Brian Niiya

Brian Niiya is a public historian specializing in Japanese American history. Currently the content director for Densho and editor of the online Densho Encyclopedia, he has also held various positions with the UCLA Asian American Studies Center, the Japanese American National Museum, and the Japanese Cultural Center of Hawai'i that have involved managing collections, curating exhibitions, and developing public programs, and producing videos, books, and websites. His writings have been published in a wide range of academic, popular, and web-based publications, and he is frequently asked to give presentations or interviews on the forced removal and incarceration of Japanese Americans during World War II. A "Spoiled Sansei" born and raised in Los Angeles to Nisei parents from Hawai'i, he lived in Hawai'i for over twenty years before returning to Los Angeles in 2017 where he is currently based.

Updated May 2020

war en

Remembering the Manzanar Riot

December 5, 2017 marks the 75th anniversary of the best known instance of mass unrest in the one of the WWII concentration camps. The Manzanar Riot, as it was called, was also one of a handful of times in which military police killed inmates in the camps and was a key event in leading the War Relocation Authority down the road of the “loyalty questionnaire” and segregation. Coming one year after the attack on Pearl Harbor, sensationalist coverage of the event inflamed anti-Japanese sentiment outside the camps. And the episode exposed deep divisions within the inmate population and with the ...

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Common Myths of WWII Incarceration: “More Than Half Were Children”

“Half or more of those removed from the West Coast and incarcerated in concentration camps were children.”

In recent years, this has to have become the most common misstatement of fact about the Japanese American wartime incarceration. It appears all over the place—in print publications, in films and videos, and on various reputable websites. I was reminded of this one most recently when I watched Letters from Camp produced by the Smithsonian Asian Pacific American Center in which Muslim American children and Japanese American former incarcerees read from letters Japanese American children wrote to librarian Clara Breed while imprisoned ...

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culture en

Nanka Nikkei Voices

Earlier Generations

One of the things I have finally learned is that there are late people and early people. There are late families and early families. And there are late generations and early generations.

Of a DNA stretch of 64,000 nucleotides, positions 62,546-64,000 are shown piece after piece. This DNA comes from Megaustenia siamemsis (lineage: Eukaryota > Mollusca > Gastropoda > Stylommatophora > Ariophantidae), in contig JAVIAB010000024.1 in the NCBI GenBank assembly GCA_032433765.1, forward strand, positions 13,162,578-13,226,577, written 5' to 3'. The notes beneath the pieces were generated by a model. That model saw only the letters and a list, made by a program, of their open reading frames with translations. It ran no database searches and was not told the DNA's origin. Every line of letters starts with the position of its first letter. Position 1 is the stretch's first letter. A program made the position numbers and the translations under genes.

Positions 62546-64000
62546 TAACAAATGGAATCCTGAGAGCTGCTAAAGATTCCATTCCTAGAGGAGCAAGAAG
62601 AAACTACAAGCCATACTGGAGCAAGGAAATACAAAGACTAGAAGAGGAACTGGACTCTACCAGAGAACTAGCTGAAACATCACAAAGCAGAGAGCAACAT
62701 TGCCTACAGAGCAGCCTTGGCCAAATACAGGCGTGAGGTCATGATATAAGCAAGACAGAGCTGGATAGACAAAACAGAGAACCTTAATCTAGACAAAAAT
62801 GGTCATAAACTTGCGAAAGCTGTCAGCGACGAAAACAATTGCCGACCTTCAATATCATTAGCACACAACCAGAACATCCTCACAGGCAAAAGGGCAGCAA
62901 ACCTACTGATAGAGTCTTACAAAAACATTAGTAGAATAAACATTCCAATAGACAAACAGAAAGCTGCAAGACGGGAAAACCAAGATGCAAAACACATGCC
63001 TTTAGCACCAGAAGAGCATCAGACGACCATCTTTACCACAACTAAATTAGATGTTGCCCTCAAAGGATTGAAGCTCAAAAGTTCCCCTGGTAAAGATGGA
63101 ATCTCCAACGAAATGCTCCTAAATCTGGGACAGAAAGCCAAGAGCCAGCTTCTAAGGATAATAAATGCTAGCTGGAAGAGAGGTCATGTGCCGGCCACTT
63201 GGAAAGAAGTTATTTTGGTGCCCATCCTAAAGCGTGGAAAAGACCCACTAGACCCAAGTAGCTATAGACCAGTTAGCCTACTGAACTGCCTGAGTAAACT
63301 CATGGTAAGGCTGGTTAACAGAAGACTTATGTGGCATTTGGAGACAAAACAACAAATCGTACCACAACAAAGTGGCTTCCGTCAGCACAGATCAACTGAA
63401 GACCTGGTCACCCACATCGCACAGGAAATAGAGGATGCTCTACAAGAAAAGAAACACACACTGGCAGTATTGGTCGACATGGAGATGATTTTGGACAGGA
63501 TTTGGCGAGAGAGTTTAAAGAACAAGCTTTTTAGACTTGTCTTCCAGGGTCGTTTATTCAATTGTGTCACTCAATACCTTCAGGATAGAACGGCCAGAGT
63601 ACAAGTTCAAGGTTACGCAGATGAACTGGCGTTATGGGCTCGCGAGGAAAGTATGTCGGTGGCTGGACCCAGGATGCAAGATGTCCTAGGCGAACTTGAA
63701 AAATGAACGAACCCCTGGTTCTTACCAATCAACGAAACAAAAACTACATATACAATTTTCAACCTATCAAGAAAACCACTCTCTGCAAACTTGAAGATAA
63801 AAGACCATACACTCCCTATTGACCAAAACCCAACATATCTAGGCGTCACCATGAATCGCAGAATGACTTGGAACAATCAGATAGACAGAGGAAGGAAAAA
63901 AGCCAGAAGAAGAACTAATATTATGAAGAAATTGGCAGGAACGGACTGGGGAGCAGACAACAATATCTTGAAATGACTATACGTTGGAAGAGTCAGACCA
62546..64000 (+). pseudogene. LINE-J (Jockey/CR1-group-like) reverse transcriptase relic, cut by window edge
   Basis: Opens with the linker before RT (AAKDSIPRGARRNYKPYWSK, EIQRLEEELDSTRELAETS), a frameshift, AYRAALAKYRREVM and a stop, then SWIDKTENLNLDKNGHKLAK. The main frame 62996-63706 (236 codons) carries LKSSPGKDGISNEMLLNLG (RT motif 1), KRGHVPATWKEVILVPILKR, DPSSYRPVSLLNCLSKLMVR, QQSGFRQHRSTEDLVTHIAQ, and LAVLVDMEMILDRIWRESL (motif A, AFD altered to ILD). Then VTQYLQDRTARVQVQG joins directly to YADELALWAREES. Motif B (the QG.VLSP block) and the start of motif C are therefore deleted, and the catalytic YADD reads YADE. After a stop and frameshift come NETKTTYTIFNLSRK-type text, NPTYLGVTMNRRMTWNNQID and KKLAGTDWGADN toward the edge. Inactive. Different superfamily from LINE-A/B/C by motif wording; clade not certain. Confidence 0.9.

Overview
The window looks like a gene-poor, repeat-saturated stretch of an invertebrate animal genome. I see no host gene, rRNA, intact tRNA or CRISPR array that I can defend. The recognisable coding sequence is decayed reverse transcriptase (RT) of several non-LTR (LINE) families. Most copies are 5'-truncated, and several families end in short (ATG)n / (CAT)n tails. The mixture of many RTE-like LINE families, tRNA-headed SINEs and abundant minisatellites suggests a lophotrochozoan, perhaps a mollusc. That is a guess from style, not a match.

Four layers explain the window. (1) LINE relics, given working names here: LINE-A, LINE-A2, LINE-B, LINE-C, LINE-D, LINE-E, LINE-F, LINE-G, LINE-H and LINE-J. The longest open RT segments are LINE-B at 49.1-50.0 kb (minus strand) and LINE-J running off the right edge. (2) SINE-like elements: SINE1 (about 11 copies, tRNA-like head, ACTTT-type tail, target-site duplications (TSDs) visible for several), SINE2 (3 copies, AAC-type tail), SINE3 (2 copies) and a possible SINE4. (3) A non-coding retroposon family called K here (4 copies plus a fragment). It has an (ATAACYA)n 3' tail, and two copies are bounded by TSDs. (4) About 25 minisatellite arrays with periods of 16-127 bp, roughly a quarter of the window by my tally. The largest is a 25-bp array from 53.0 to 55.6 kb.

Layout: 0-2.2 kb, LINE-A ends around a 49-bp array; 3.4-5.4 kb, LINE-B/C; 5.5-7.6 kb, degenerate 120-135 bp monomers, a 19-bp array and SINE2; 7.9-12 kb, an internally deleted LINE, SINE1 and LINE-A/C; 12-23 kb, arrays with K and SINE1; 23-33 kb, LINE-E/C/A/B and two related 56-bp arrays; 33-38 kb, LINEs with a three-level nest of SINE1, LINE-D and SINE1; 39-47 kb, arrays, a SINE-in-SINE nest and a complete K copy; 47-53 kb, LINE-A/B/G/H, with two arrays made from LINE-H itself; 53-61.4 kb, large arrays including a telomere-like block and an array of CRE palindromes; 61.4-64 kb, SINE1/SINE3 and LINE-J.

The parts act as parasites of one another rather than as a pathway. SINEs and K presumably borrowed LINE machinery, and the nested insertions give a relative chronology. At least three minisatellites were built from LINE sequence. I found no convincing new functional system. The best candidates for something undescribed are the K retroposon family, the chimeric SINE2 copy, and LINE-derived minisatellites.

I come from an early family. My parents would habitually show up everywhere half-an-hour early. I learned early on that if we were going to pick someone up at the airport, for example, there was going to be at least a 30-minute wait if the plane was on time. Going to a baseball game meant getting there before everyone else, watching batting practice, then getting a hot dog ...

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sports en

Japanese American National Museum Magazine

More Than A Game – Sport in the Japanese American Community, 1885 to Present - Part 2

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“BASEBALL SAVED US”

The coming of World War II brought upheaval to the Japanese American community. On the mainland, all West Coast Japanese Americans were forcibly removed from their homes and placed in American concentration camps. Though mostly spared such treatment in Hawai‘i, Japanese Americans there faced additional restrictions under martial law.

In America’s concentration camps, sport served as a much needed outlet for young and old, male and female, Issei and Nisei. In some cases, teams from before the war reformed in camp to take on all comers. In other cases, new alliances and ...

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sports en

Japanese American National Museum Magazine

More Than A Game – Sport in the Japanese American Community, 1885 to Present - Part 1

Sport has played a major role in the life of Japanese American communities from the first establishment of those communities in the late nineteenth century to the present. Over time, that role has changed. For the immigrant and first American-born generations, participation in sports was seen as a step towards “Americanization,” while at the same time it served to cement ties within the community.

Although outstanding Japanese American athletes have met many discriminatory barriers, many, when given the opportunity, have managed to reach the highest levels of their sports and their exploits have been eagerly followed by the community. And ...

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